Famed for playing host to some of the 2010 Winter Olympics events, Whistler offers an alpine adventure that is hard to beat anywhere else on the planet. It maybe a little chillier than the other areas but it also has more to I than simply skiing. Whistler has golfing tours, biking and hiking adventures that are as good as any other locations in Canada. The Garibaldi Provincial Park is famed for its remote location and you can relax without the hum of the city. Birkenhead Lake Provincial Park has mountainous forests for daring hikers and even sandy beaches for those not so brave. Fishing is also pretty common here and you can catch some real big fish if you bring your fishing game. Nairn Falls Provincial Park is usually seen as a stopover location, on route to more remote locations but it offers great facilities in its camping grounds.
If you are seeking more of a vacation style camping trip than a survival lesson, then you may want to consider Victoria. Although it is a big city, like anywhere in Canada, you are never far from nature and the activities are endless despite being close to the home comforts. You can even spot whales from some locations and hike out during the day to kayaking locations across the area. Goldstream Provincial Park is just a few hours’ drive from downtown Victoria, but you would never think so given the vast expanse of nature and gorgeous camping locations available to you. French Beach Provincial Park has great whale watching spots and calm, countryside areas where you can enjoy nature at its finest. Bamberton Provincial Park can be accessed via ferry and has sandy beaches with warm water. Again it’s pretty close to the city, but if you miss the room service you can always pop back and check into a hotel in the city. It maybe cheating but if you have been out in the wild for some time then Victoria can be your cheat place.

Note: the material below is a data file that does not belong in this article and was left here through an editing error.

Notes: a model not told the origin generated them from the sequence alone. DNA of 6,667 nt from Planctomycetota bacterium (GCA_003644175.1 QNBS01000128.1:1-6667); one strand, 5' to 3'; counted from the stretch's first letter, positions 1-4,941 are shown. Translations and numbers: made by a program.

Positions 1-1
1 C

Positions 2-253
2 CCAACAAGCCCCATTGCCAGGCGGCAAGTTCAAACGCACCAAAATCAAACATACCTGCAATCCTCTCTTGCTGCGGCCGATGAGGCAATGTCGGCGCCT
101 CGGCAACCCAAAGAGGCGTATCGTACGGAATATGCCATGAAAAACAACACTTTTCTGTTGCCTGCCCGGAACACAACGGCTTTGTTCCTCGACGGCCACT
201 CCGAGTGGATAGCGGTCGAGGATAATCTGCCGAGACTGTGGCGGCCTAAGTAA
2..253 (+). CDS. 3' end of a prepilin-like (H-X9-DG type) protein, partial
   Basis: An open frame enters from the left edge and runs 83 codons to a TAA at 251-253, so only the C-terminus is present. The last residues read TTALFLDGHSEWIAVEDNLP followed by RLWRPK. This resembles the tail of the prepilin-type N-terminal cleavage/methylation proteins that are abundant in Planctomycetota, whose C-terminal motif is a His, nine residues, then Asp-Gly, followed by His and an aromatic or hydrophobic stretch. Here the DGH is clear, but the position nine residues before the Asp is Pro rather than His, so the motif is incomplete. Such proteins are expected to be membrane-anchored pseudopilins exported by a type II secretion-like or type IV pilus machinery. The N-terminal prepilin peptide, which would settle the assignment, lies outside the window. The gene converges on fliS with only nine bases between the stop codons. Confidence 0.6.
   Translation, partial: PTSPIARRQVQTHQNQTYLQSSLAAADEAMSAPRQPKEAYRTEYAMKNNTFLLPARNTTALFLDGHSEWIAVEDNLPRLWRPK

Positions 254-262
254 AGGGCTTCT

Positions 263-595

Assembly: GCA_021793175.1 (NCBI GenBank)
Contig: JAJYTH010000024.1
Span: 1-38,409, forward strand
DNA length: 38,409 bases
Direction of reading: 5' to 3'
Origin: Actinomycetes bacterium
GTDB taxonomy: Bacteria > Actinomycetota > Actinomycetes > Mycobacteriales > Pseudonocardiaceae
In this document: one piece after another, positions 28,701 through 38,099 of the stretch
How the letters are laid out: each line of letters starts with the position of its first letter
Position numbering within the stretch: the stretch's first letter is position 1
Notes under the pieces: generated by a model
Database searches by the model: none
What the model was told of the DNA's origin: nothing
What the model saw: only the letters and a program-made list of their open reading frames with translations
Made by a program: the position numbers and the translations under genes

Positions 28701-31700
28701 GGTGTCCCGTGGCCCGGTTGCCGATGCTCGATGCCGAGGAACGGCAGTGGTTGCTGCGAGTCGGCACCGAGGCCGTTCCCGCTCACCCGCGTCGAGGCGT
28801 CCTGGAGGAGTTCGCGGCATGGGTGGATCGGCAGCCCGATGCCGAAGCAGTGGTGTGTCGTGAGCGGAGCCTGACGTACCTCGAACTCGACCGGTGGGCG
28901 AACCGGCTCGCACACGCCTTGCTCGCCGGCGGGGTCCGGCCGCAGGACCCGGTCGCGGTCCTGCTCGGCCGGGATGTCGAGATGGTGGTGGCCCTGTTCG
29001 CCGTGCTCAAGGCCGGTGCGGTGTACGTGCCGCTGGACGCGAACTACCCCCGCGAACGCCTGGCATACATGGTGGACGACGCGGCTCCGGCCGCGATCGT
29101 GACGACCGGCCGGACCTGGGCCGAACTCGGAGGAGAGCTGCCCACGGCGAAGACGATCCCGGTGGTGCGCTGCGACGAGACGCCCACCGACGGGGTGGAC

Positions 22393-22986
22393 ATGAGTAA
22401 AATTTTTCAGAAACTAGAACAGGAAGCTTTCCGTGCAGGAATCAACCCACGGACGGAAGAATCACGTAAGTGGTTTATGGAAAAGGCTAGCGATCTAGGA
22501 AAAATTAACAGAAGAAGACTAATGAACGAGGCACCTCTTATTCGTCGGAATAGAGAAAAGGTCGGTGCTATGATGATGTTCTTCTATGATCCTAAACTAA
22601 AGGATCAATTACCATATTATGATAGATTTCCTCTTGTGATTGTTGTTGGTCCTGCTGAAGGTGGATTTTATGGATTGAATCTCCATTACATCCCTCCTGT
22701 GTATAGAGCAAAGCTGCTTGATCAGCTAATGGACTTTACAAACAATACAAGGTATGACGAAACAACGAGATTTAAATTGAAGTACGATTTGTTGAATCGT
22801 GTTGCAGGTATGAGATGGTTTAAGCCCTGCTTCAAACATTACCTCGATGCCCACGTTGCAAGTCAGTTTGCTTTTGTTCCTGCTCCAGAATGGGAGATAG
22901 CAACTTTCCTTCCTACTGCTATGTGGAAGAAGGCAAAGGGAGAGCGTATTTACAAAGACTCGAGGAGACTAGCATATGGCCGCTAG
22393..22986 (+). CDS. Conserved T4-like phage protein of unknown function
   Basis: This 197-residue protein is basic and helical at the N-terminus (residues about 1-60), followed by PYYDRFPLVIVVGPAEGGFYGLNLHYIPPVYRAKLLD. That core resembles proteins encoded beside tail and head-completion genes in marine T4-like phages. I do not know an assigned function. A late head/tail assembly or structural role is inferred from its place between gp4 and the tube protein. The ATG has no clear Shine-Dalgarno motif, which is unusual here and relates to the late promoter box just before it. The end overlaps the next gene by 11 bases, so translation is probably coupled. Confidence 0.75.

If you are feeling adventurous you can get dropped of here and hike around to your heart’s content. This is one of the more remote locations on our list and has beautiful scenery to complement any camping tour. Some of the ranches here have horse-riding trips as well as kayaking and canoeing, although I am still unsure of the difference. Fishing is also great here in summer and the trout are in abundance. The best fishing said to be had at Lac La Hache Provincial Park and Ten Mile Lake Provincial Park. Green Lake Provincial Park has some of the biggest bodies of water in the area, except the sea maybe, and is perfect for all sorts of water sports. There are camping sites in abundance and you should book beforehand to get the best spots. The Douglas fir trees are thick here and you get some great hiking done throughout the year.